A giant, million sample genetic database was released in November

How gigantic?

A giant, million sample genetic database was released in November
Sun KY et al. A deep catalog of protein-coding variation in 985,830 individuals. DOI: 10.1101/2023.05.09.539329

Well, let's first put it into perspective with the other available databases:

UKBiobank: ~500,000
GnomAD: ~125,000
ExAC: ~60,000
EVS: ~6,500
1KG: ~2,500

The Regeneron Genetics Center Million Exome (RGC-ME) set is the largest of them all and includes 985,830 samples!

It more than doubles the number of samples we previously had for rare variant and population studies.

But before we get too excited, it's important to explain what an Exome is and how it differs from a genome.

The human genome is 3 billion base pairs spread across 23 chromosomes, but only about 65 million of those base pairs, or ~2%, code for protein.

This portion of the genome is referred to as the Exome and about 85% of disease causing variation occurs in the exome so while it's not all 3 billion base pairs, it covers most of the variation we care about from a genetic disease perspective.

From a broad research perspective, genomes would be way better, but a massive exome dataset like this is a goldmine for a pharmaceutical company like Regeneron who is looking for variants with interesting phenotypes that indicate potential pathways to target for therapies.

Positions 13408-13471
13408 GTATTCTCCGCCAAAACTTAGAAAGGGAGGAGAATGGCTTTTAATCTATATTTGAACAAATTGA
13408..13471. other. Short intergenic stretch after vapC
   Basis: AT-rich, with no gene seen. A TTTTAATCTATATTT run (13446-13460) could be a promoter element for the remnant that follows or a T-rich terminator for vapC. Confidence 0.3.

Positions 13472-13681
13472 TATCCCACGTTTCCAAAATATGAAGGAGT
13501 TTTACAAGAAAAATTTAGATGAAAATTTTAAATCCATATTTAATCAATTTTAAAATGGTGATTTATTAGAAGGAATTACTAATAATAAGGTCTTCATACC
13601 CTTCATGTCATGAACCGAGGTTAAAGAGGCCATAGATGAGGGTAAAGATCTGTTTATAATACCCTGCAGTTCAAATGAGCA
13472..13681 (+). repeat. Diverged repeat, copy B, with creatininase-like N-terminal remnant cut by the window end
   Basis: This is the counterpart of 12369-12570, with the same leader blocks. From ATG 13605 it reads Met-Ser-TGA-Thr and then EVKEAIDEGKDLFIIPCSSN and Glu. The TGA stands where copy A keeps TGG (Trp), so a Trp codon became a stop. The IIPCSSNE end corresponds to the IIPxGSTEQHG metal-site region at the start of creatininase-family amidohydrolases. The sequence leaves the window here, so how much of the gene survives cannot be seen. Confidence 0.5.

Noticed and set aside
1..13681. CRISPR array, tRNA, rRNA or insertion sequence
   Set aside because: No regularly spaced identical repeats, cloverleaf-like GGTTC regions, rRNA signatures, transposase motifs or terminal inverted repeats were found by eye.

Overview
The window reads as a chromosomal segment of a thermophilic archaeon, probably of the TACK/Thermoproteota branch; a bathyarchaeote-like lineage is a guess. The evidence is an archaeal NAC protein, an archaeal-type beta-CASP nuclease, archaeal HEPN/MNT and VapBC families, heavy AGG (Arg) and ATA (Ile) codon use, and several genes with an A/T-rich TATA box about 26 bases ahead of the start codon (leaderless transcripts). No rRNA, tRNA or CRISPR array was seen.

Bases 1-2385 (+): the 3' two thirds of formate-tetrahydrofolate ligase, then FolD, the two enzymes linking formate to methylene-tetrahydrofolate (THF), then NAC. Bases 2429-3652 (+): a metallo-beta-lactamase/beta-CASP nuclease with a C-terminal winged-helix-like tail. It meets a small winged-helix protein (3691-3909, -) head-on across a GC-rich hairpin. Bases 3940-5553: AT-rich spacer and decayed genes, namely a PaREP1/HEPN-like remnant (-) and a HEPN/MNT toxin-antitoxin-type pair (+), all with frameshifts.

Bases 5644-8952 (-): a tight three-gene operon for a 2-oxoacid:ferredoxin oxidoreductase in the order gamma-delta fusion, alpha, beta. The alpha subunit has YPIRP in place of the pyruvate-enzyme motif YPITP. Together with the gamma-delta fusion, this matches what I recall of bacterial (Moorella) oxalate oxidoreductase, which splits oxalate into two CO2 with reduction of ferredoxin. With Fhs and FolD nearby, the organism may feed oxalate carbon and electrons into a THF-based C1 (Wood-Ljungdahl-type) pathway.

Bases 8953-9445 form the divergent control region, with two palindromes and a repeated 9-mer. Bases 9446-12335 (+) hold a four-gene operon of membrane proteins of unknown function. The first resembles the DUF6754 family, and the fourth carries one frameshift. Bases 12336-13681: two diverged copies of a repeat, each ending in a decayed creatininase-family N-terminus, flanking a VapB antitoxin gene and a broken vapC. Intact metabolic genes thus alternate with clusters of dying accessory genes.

One recent example here is the discovery of the gene PCSK9 as a therapeutic target for the reduction of cholesterol. It was discovered that human 'knockouts' for PCSK9 were correlated with exceptionally low cholesterol and a potential blockbuster drug was born.

So, a million sample database can be used to find similarly useful therapeutic targets but much like our other genetic databases, this one also isn't very diverse.

For context, the demographics of the United States are:

White: 58%
Hispanic: 19%
African: 12%
Asian: 6%
Other Ethnicities: 5%

This data set is 77% white, 6% African, 5% Asian and 7% admixed American.

Despite the skew, it's still the most diverse dataset in existence just because of its sheer size.

And that means it can be used to help clean up some of our blindspots!

The researchers discovered that fewer pathogenic variants were found in non-whites but that non-whites also had more variants of unknown significance with Africans having the greatest number of variants in their genomes when compared to the standard reference.

These results highlight the need for both reference diversity and including diverse populations in studies so that pathogenic variation can be identified across all ethnicities.

To this end, RGC-ME was released in aggregate as a part of a public variant browser similar to ExAC/GnomAD with fine breakdowns of variant allele frequencies by population.

This is huge because RGC-ME includes, "10.5 million missense (54% novel) and 1.1 million predicted loss-of-function variants (65% novel, 53% observed only once)."